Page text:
Jim Schwartz was hired by Eagles head coach Doug Pederson in the 2016 offseason and came to Philadelphia with 22 years of NFL coaching experience, including five years as the head coach of the Detroit Lions (2009-13).
During Philadelphia's 2017 Super Bowl LII-winning campaign, Schwartz led an Eagles defense that finished No. 1 overall against the run (79.2 ypg), produced the fourth-most takeaways in the league (31) and ranked third in third-down defense (32.2%). The Eagles run defense ranked first in the league from Weeks 6-17 and gave up just seven total rushing touchdowns on the year, which tied with the 2008 defense for the fewest rushing touchdowns surrendered by an Eagles defense since 2002. In total, Philadelphia's defense gave up 31 touchdowns on the season, which marks the fewest touchdowns surrendered by an Eagles defense since 2008 (26).
In 2016, Schwartz's first season with the team, he guided the Eagles' transition from a 3-4 to a 4-3 defense and oversaw a defensive front that featured Pro Bowl DT Fletcher Cox and second-team All-Pro Brandon Graham. In addition to Cox and Graham's accolades, second-year linebacker Jordan Hicks led all NFL linebackers with five interceptions. Under Schwartz's direction, the Eagles defense finished third in the NFL in red zone defense (45.1 pct.).
In his lone season with the Buffalo Bills (2014), Schwartz directed a Bills defense that allowed the second-fewest points in the NFL (16.9 points per game), notched a league-high 54 sacks, held opponents to a league-best 33.2 percent third-down conversion rate and allowed the second-lowest cumulative quarterback rating (74.5). Schwartz also tutored a talented Bills defensive line that saw Mario Williams (14.5), Marcell Dareus
(10.0) and Jerry Hughes (10.0) set career highs in sacks, with Dareus, Williams and DT Kyle Williams earning Pro Bowl honors.
Schwartz earned his first head coaching job in 2009, when he was hired by Detroit after the team finished 0-16 in 2008. Detroit drafted QB Matthew Stafford in Schwartz's first offseason as the head coach and the team saw steady improvement under his direction over the next three seasons. After going 2-14 in his first year as head coach, Schwartz improved the Lions to 6-10 in 2010 and then guided the team to its first playoff appearance since 1999 when he coached Detroit to a 10-6 record in 2011.
In 2013, Detroit's defense led the league in opponent third-down conversion rate (30.3) and boasted the NFL's second-best red zone defense (161 points allowed and 38.1 pct. TD efficiency).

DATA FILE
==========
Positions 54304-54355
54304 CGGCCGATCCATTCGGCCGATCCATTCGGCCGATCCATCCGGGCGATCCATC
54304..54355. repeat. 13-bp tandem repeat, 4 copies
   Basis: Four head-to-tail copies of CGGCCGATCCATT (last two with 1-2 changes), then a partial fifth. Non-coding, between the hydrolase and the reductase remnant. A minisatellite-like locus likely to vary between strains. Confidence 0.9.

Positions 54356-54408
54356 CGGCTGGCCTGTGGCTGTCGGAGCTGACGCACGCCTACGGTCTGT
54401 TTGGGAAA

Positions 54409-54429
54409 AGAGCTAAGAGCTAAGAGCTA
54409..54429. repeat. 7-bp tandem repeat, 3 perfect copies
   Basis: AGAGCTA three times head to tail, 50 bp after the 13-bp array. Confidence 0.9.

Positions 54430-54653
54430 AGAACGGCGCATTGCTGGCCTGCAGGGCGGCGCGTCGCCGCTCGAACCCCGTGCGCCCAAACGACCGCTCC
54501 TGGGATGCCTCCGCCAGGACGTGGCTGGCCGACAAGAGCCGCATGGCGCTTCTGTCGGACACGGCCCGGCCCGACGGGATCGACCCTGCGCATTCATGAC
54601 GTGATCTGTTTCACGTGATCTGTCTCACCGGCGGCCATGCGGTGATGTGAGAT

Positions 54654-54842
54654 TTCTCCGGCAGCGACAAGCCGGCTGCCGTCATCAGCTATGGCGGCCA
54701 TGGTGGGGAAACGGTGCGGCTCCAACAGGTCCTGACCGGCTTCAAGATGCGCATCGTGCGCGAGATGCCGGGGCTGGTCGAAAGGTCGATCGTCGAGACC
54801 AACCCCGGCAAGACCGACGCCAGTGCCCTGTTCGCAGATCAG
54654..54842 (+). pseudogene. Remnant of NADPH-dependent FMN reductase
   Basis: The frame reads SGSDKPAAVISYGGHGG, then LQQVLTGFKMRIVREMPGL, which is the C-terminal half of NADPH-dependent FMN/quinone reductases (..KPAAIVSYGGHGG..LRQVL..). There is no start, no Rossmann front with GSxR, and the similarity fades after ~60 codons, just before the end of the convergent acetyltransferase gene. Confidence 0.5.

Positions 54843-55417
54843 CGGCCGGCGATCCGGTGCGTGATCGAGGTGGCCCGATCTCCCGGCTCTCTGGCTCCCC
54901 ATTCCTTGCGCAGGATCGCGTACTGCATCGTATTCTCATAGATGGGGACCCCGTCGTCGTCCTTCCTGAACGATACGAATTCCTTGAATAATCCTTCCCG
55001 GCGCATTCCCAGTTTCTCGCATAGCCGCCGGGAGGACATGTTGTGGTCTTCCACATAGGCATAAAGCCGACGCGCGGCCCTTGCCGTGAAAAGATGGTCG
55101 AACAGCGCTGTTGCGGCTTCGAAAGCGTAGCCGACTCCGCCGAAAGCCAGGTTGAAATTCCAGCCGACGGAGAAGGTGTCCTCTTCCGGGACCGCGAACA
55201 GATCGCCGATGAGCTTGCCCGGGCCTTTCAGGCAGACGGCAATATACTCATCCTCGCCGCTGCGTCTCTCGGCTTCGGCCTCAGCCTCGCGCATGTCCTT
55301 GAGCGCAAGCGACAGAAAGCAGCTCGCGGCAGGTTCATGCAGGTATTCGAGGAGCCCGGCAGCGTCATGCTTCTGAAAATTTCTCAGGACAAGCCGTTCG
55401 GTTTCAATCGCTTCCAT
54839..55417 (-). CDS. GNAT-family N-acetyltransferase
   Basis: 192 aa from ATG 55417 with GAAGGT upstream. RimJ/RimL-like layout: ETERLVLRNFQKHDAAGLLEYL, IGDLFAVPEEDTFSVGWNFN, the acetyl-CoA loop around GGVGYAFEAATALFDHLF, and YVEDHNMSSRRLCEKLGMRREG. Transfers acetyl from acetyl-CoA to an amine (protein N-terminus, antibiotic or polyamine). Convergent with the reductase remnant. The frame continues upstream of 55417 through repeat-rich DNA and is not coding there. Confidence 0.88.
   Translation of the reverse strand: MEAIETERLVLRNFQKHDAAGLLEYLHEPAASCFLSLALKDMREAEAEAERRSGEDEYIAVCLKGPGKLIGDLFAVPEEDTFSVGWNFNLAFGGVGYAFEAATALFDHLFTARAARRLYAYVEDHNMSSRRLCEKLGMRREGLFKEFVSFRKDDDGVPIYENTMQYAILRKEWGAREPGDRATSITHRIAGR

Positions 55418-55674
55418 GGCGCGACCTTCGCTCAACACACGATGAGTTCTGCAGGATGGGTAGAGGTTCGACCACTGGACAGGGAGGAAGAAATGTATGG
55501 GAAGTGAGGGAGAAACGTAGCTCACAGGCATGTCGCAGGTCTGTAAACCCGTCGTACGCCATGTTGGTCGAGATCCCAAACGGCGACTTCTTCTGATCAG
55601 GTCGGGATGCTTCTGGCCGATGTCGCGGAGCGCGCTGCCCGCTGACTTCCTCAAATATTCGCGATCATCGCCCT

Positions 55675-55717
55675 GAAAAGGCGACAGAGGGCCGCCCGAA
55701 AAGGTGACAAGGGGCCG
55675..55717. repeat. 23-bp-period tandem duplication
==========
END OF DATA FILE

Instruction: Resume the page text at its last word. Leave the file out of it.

Schwartz's 2011 Lions playoff team recorded 34 total takeaways, which was tied for the third-highest mark in the NFL, including a league-leading and franchise-record seven return touchdowns (five INTs, two fumbles). That year's defensive unit also finished third in the NFL in third-down conversion rate (67.3 pct.). Led by DE Cliff Avril and DT Ndamukong Suh, Detroit's 2011 defensive line accounted for 35 sacks, the fourth-most by a defensive line that season.
The Lions selected Suh in the first round of the 2010 NFL Draft to anchor Detroit's defensive line and Schwartz was instrumental in the immediate success and development of the All-Pro DT, as Suh garnered Associated Press Defensive Rookie of the Year honors in addition to being named APAll-Pro and earning a trip to the Pro Bowl in his first year in the league.
Prior to arriving in Detroit, Schwartz spent 10 years with the Tennessee Titans, serving as the team's defensive coordinator from 2001-08 under head coach Jeff Fisher. During Schwartz's time with Tennessee, the Titans made an appearance in Super Bowl XXXIV, played in two AFC Championship Games, captured three division titles and earned six playoff berths.
In Schwartz's eight-year run as Tennessee's defensive coordinator, Titans defenses boasted Pro Bowlers LB Keith Bulluck, DE Kevin Carter, CB Cortland Finnegan, DT Albert
Haynesworth, S Chris Hope, DE Jevon Kearse and DE Kyle Vanden Bosch.
From 2007-08, Schwartz's final two seasons with Tennessee, the Titans accumulated a 23-9 record in the regular season, including a league-best 13-3 mark in 2008. In those two seasons combined, Tennessee's defense finished fifth in sacks (84), third in interceptions (42) and fourth in forced fumbles (39). Also during that span, the Titans surrendered the second-fewest points in the NFL (531) and the fourth-fewest total yards in the league (9,363).
Before taking over as defensive coordinator, Schwartz served as Tennessee's linebackers and third-down package coach in 2000. That season, the Titans boasted the league's top third-down defense, as the unit allowed just a 30.8 percent conversion rate.
Schwartz was originally hired by the Titans in 1999 as a defensive assistant after serving in the same capacity for the Baltimore Ravens from 1996-98.
After coaching in the college ranks for four years from 1989-1992, Schwartz entered the NFL in 1993 as a college/pro scout for the Cleveland Browns. While in Cleveland, he worked with then-Browns head coach Bill Belichick and members of the Cleveland
personnel department, including George Kokinis, Michael Lombardi, Ozzie Newsome, Scott Pioli and Phil Savage.
A native of Baltimore, MD, Schwartz attended Georgetown University, where he was a four-year letterwinner at linebacker and earned his degree in economics. In 1988, Schwartz was named a team captain for the Hoyas and earned Division III CoSIDA/GTE Academic All-America and All-America honors.
Schwartz and his wife, Kathy, have three children: Christian, Allison and Maria.